Santiago de Chile, Oct 10 (EFE).- After overcoming some initial difficulties, the alliance reached a year ago between Delta and LATAM, two of the continent’s most established airlines, is to be strengthened with new routes, more modern aircraft and facilities, and greater diversification of connections, executives from both companies told EFE.
This partnership is looking to become stronger in the face of future challenges, such as the transition to greener and more efficient aviation to multiply connectivity and make travel more accessible, especially in South America, where according to Latam figures 80% of the population has never boarded a plane.
Delta Air Lines Vice President for Latin America, Alex Antilla, and LATAM Chief Commercial Officer Martin St. George explained the future of the alliance to EFE.
“We were very excited to have the opportunity to work with Delta on this partnership. Now we’re one year into it. We’ve carried over 3 million customers back and forth between North America and South America.,” explained St. George, who also believes that they have far exceeded the promise they made.
For Delta, South America was a problem because its business capacity and market share ranged between 5 to 10%.
“We were number four in the market and it’s hard to really win in that type of environment. And LATAM is clearly the leader in this marketplace. So it was a perfect relationship for us. In the second half of 2023 alone, we will start seven new routes, which is frankly unprecedented. In the first year alone, we have flown more than 90 million kilometers,” Antilla said.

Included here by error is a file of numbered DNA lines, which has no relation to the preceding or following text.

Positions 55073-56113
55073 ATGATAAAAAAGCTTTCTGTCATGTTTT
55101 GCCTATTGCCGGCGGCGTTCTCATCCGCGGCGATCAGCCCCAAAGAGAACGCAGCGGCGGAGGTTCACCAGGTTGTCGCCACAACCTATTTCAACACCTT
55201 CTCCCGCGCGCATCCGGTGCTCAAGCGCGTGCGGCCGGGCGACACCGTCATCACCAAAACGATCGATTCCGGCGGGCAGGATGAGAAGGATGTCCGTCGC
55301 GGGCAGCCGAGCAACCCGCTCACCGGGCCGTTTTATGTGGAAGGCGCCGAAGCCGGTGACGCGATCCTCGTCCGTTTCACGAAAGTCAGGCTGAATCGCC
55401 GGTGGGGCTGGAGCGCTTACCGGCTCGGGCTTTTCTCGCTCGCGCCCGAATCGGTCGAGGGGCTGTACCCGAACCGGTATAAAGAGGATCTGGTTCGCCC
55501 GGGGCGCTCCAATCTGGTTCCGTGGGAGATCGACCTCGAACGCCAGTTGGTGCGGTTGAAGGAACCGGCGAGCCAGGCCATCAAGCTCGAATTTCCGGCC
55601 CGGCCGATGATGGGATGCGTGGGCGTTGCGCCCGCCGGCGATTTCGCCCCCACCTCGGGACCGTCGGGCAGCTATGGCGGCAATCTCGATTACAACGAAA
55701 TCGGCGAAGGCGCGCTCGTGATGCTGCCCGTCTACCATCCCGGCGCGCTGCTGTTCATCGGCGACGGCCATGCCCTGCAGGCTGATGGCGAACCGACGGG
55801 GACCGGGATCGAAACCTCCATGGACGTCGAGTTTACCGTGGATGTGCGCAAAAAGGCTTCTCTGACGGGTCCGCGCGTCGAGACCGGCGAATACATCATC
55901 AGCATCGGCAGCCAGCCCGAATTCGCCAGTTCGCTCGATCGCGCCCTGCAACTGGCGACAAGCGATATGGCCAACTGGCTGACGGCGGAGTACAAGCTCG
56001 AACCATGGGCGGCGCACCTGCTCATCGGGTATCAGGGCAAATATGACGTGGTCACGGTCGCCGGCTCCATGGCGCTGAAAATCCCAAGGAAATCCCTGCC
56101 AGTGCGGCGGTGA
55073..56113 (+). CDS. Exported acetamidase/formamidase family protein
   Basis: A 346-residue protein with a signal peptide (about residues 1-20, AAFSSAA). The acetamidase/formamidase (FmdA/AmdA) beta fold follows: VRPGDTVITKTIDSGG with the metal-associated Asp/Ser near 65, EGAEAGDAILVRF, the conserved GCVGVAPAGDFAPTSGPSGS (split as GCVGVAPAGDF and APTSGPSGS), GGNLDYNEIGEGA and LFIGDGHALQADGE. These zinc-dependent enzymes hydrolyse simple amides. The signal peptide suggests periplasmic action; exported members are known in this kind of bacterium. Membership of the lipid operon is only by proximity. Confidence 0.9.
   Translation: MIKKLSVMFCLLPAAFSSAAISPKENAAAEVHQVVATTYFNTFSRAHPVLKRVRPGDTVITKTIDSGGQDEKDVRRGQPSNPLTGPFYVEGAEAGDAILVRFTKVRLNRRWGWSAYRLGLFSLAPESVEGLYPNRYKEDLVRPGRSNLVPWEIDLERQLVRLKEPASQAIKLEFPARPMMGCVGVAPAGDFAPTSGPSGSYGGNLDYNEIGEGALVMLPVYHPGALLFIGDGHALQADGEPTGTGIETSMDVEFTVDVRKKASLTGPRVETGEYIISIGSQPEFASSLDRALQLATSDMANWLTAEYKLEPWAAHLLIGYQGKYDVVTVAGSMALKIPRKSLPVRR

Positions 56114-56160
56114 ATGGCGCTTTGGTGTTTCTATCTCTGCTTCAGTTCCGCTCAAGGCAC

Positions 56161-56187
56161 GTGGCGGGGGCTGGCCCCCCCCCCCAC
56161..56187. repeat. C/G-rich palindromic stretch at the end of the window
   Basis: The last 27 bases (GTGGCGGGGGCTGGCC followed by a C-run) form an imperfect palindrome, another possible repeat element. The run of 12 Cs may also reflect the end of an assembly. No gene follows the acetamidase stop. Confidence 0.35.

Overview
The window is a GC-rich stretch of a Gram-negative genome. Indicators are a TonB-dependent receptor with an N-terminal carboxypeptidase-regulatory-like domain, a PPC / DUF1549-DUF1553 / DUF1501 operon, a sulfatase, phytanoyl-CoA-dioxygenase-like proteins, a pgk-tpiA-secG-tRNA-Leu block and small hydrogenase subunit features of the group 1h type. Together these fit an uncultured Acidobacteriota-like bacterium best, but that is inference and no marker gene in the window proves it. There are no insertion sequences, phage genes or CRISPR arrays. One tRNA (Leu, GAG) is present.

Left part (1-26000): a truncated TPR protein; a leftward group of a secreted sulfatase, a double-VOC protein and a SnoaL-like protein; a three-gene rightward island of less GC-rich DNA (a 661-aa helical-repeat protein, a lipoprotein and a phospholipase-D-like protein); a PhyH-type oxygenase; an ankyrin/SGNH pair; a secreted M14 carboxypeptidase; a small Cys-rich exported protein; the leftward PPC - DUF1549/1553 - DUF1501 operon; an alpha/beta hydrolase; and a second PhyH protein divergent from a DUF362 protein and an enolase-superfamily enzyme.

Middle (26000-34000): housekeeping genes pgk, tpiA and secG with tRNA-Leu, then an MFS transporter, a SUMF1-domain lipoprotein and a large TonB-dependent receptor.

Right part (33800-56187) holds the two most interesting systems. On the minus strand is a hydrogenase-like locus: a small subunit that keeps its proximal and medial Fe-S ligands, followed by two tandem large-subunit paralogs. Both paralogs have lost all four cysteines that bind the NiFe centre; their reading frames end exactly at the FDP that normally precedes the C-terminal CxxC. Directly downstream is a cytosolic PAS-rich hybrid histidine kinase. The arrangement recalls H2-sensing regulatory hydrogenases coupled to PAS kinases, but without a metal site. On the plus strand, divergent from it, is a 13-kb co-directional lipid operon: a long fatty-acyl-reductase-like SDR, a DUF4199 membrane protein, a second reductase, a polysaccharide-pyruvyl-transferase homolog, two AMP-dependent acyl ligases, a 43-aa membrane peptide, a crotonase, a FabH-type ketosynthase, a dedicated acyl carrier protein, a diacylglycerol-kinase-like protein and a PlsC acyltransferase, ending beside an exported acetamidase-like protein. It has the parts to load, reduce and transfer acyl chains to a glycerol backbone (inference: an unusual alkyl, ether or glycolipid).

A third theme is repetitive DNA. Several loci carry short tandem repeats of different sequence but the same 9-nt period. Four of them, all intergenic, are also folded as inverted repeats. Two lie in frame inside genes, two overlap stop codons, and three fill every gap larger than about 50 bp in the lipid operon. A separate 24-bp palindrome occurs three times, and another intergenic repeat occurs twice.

St. George goes on to further reflect that the agreement has not only been profitable for both airlines but also very beneficial for customers.
“It’s not easy to get regulatory approval for relationships like this. The only way to get it is if you can demonstrate real benefits for the customer and, based on the results we have seen so far and the increased connectivity and routes we have been able to offer, we have more than delivered on that commitment,” he said.
Challenging economic environment
St. George emphasized the importance of connectivity, with flights from Sao Paulo to Los Angeles, with access and connections between the West Coast of the United States and most South American countries, and flights from Lima to Atlanta, one of the largest airports in the world.
Progress was achieved in a challenging economic environment, marked by the effects of the coronavirus pandemic, the corporate crisis, and the war in Ukraine.
“This industry is one of the most dynamic in the world if not the most, and it is impacted by all the global events, uncertainty, political instability, and different countries. And that is simply a reality that is out of our control. The only thing we can influence is to try to produce the best product,” says Antilla.
St. George argues that airlines are trying to keep prices competitive, a common customer complaint, as they have risen sharply since the pandemic, but that there are economic contingencies beyond the airlines’ control.
A strategic alliance
In addition to the economic crisis, the partnership began with LATAM filing for Chapter 11 because of a large debt incurred that brought it to the brink of bankruptcy. St. George said the company addressed the situation with “the goal of making it painless for our customers because we are a service company and our job is to serve customers.”
“There was never any doubt at Delta,” Antilla said, adding that “you don’t just change airlines, nor do you merge overnight. Some systems need to integrate, some people need to integrate, and those processes sometimes take decades to do. Our job was to accelerate those things as quickly as possible.”
Finally, both agree that sustainability and energy transition to address the climate crisis are shared strategic priorities, with programs to reduce pollutants such as single-use plastics that go beyond simply switching fuel. EFE
This information has been prepared as part of an agreement to expand coverage on attractive travel and destinations in Latin America.